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Bought the Super-Charged Growth Rumor? Prepare to Sell the Mediocre Growth News

By | Currency ETFs, Current Affairs and ETFs, Emerging Market ETFs, ETF Philosophy, ETF Strategy, International ETFs, Large Cap ETFs, Popular Posts, Small Cap ETFs, Special Sectors ETFs, US Markets and ETFs | No Comments

If I had to identify a half-dozen of my favorite movies, The Shawshank Redemption would definitely make the cut. It may even be on your Top Five list. Why am I bringing it up? In essence, the film produced one of the more inspirational quotes in motion picture history. The hero pens a letter to his incarcerated friend and he included, “Remember, Red, hope is a good thing, maybe the best of things. And no good thing ever dies.” Ironically, hope is not particularly…

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You’re Gonna Pay How Much? Valuation Extremes Are No Longer ‘Justified’ By Ultra-Low Rates

By | Bond ETFs, Currency ETFs, Current Affairs and ETFs, Emerging Market ETFs, ETF Philosophy, ETF Strategy, Large Cap ETFs, Popular Posts, Small Cap ETFs, Special Sectors ETFs, US Markets and ETFs | No Comments

For several years, ultra-low interest rates “justified” paying higher stock prices for anemic earnings growth. The 10-year Treasury yield traded in a tight range between 2.0%-2.5%. Borrowing costs remained stable or continued to fall. Indeed, the notion that rates would remain extremely low for a very long time encouraged many to pony up for a price-to-earnings (P/E) multiple of 19. Throughout the first ten months of 2016, though, a sub-2% 10-year Treasury prompted investors to pay even higher equity valuations….

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Three Reasons Why The 30-Year Bond Bull Market Is Still Intact

By | Bond ETFs, Current Affairs and ETFs, ETF Philosophy, ETF Strategy, Global ETFs, International ETFs, Popular Posts, Special Sectors ETFs, US Markets and ETFs | No Comments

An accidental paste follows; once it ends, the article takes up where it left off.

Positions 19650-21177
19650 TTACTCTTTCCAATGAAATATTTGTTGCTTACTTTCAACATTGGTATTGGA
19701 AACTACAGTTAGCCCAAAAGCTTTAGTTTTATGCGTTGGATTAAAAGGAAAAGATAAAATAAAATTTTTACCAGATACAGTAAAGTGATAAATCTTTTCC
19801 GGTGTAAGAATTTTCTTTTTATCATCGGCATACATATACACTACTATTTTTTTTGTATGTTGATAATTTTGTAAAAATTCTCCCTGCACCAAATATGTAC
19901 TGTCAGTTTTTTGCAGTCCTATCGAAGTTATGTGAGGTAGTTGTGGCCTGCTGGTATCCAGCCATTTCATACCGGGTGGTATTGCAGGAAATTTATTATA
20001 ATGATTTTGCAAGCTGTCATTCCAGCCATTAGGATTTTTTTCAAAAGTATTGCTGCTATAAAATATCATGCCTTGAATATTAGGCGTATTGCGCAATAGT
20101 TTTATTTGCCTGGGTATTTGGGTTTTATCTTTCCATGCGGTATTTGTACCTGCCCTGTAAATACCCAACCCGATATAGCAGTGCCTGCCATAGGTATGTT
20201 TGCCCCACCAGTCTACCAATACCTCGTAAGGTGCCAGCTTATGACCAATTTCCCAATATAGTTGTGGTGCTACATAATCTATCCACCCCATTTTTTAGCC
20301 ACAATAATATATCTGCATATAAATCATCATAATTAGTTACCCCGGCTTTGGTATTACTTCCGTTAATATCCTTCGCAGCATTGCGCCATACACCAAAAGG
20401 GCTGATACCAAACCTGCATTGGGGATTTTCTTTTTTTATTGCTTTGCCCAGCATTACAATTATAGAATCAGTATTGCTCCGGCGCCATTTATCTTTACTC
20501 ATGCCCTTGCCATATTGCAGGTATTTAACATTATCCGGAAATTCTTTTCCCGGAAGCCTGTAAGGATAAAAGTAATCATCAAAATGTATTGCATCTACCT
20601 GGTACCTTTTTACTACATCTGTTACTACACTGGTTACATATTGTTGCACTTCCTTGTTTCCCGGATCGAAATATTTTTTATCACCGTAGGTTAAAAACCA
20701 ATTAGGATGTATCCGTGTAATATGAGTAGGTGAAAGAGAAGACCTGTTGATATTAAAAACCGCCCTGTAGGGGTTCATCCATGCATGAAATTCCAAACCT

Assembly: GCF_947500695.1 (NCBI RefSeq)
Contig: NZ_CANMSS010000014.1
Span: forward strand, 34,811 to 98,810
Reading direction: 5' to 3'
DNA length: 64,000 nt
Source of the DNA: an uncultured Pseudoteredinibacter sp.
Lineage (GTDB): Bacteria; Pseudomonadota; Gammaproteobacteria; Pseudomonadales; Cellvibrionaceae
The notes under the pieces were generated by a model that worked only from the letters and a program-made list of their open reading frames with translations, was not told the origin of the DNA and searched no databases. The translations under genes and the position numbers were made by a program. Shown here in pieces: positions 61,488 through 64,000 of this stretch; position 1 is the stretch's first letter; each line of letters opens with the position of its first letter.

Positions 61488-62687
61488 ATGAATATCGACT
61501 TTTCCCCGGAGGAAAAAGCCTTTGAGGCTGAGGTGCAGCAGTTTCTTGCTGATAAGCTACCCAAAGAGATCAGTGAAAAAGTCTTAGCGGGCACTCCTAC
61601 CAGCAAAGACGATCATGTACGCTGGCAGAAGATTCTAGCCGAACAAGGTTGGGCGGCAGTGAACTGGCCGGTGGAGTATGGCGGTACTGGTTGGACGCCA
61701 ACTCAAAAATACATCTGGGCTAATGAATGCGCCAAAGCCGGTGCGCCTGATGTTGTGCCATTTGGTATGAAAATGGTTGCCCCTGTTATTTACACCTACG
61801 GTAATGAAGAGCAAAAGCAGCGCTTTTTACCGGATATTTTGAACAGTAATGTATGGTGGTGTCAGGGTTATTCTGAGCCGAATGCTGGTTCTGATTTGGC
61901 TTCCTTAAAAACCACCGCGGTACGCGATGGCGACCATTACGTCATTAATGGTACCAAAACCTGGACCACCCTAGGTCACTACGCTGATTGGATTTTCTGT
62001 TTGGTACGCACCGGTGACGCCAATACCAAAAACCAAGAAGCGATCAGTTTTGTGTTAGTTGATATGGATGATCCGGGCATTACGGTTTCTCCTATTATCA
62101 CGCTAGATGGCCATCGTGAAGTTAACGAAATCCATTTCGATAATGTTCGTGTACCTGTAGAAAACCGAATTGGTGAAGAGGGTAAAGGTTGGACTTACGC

How quickly they forget. For 30 years, mainstream analysts have been declaring the end of the secular bull market in bonds. And for 30 years, they’ve been dead wrong. Consider the recent history of the economic recovery since the Great Recession. Specifically, bond yields spiked after the Federal Reserve wrapped up quantitative easing (QE) in the spring of 2010. Scores of analysts declared the end of the bond bull. Were they right? Hardly. Rates cratered alongside the Fed’s about-face on…

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Monster Stock Rally On A Clinton Victory? Don’t Bank On It

By | Bond ETFs, Current Affairs and ETFs, Dividend ETFs, ETF Philosophy, ETF Strategy, Large Cap ETFs, Popular Posts, US Markets and ETFs | No Comments

The S&P 500 fell approximately 3% over the course of nine days on election angst. The FBI’s decision to close the books on the Clinton private server investigation propelled the popular index toward reclaiming two-thirds of those losses (2%) during Monday’s session; it continued gaining ground in early Tuesday trading. Will the relief rally be meaningful? Will it help send stocks surging upward through the inauguration of the next president by the third week of January? Probably not. For one thing, the…

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Stock Market Anxiety? It’s Not Clinton-Trump, It’s The U.S. Federal Reserve

By | Current Affairs and ETFs, ETF Philosophy, ETF Strategy, Large Cap ETFs, Popular Posts, Small Cap ETFs, US Markets and ETFs | No Comments

The financial media rely heavily on advertising sales from financial firms. Conflict of interest? Possibly. If scores of folks make “risk-off” adjustments to portfolios such that the demand for riskier assets (e.g., stocks, low-grade corporate bonds, etc.) falls of a cliff, Wall Street corporations may lose hundreds of billions in asset management revenue. And if investment companies struggle, the financial media will see a sharp decline in the advertising dollars necessary to turn a profit. For the most part, then,…